Random Mate Graph Connectivity

This parallel algorithm finds the connected components of a graph using a randomized techinique called random mate. On each round it creates a collection of independent stars (a single central vertex with some number of neighbors connected to it) and then contracts each star into a single vertex. It is not hard to show that the number of vertices goes down geometrically (with high probability) and hence for n vertices algorithm finishes in O(log n) rounds. Each round takes constant depth so the overal depth is also O(log n). Although the work done on the vertices goes down geometrically and hence adds to a total of O(n) work, the number of edges does not necessarily go down geometrically and hence for m edges the algorithm runs in O(m log n) work (all bounds w.h.p.).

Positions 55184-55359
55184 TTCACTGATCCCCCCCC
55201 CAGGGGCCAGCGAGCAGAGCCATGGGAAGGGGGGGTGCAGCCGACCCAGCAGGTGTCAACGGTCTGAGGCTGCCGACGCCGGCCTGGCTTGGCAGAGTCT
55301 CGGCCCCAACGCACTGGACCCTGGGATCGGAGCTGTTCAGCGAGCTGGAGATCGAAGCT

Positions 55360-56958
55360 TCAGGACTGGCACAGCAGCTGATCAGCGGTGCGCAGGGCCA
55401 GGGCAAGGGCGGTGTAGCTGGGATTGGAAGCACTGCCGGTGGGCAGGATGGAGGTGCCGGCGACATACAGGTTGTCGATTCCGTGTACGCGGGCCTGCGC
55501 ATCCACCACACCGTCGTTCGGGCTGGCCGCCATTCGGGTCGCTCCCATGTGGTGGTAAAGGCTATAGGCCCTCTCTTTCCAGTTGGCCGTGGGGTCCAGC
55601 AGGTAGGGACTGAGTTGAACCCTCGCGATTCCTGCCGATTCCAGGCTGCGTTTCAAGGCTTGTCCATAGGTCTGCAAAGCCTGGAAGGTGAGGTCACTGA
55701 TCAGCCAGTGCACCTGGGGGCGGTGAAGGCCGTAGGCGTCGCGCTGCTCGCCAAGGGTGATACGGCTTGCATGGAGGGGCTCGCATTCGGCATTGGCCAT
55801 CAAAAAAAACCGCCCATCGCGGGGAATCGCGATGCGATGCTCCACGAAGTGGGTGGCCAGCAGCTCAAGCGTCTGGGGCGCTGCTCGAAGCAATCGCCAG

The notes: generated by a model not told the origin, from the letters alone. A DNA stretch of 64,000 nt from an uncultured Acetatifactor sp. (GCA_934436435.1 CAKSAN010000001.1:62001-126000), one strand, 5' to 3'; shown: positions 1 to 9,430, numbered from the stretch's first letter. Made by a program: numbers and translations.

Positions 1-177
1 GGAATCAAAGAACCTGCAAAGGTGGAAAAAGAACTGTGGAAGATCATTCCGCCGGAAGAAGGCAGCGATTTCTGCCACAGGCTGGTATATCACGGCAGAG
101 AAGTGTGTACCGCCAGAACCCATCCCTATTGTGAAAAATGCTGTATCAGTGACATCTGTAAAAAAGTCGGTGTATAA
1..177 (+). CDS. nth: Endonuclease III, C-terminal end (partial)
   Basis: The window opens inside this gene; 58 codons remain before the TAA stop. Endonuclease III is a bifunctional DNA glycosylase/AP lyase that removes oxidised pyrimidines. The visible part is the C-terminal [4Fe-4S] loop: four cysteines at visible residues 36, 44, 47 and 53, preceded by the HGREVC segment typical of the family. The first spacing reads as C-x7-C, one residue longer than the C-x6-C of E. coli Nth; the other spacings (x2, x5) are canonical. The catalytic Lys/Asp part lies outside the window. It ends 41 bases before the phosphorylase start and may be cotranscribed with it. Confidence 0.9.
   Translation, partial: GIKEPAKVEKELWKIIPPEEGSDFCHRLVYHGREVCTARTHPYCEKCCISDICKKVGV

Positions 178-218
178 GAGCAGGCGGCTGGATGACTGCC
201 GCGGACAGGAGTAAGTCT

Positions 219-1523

The code for random mate connectivity in NESL is included below. Here are some slides describing the algorithm and code using the same example graph. The argument L is the initial labeling for the graph, which needs to be the sequence [0, 1, ..., n-1], and the argument E is a sequence of edges each represented as its two enpoints, and each edge has to be represented in each direction. The output is returned as a rooted spanning tree for each component, i.e., every vertex points to a parent in the tree.

The example consists of a single component, and an answer such as:

it = [1, 2, 2, 6, 6, 6, 1]

is valid since it represents a tree rooted at vertex 2 (3, 4 and 5 point to 6, 6 and 0 point to 1, and 1 and 2 point to 2). Feel free to change the inputs: for example changing all 0s to 1s in E will disconnect the vertex 0.